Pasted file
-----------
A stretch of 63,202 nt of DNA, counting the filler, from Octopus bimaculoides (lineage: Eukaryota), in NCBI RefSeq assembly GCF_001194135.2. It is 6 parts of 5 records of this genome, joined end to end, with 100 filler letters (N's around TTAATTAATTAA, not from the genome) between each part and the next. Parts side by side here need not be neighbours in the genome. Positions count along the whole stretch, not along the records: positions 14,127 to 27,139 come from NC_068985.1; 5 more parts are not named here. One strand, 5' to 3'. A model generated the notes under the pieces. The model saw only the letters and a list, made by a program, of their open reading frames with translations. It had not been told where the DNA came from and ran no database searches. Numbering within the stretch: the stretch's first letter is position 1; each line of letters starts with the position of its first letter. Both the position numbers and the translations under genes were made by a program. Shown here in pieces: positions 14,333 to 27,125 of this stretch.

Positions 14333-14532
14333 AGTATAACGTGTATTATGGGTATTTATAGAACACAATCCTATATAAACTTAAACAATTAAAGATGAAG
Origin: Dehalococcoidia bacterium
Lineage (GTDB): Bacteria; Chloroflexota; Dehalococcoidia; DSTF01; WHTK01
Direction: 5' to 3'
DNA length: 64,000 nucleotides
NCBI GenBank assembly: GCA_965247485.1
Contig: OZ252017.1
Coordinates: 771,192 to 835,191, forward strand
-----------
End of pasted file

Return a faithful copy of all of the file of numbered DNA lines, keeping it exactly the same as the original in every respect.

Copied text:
A stretch of 63,202 nt of DNA, counting the filler, from Octopus bimaculoides (lineage: Eukaryota), in NCBI RefSeq assembly GCF_001194135.2. It is 6 parts of 5 records of this genome, joined end to end, with 100 filler letters (N's around TTAATTAATTAA, not from the genome) between each part and the next. Parts side by side here need not be neighbours in the genome. Positions count along the whole stretch, not along the records: positions 14,127 to 27,139 come from NC_068985.1; 5 more parts are not named here. One strand, 5' to 3'. A model generated the notes under the pieces. The model saw only the letters and a list, made by a program, of their open reading frames with translations. It had not been told where the DNA came from and ran no database searches. Numbering within the stretch: the stretch's first letter is position 1; each line of letters starts with the position of its first letter. Both the position numbers and the translations under genes were made by a program. Shown here in pieces: positions 14,333 to 27,125 of this stretch.

Positions 14333-14532
14333 AGTATAACGTGTATTATGGGTATTTATAGAACACAATCCTATATAAACTTAAACAATTAAAGATGAAG
Origin: Dehalococcoidia bacterium
Lineage (GTDB): Bacteria; Chloroflexota; Dehalococcoidia; DSTF01; WHTK01
Direction: 5' to 3'
DNA length: 64,000 nucleotides
NCBI GenBank assembly: GCA_965247485.1
Contig: OZ252017.1
Coordinates: 771,192 to 835,191, forward strand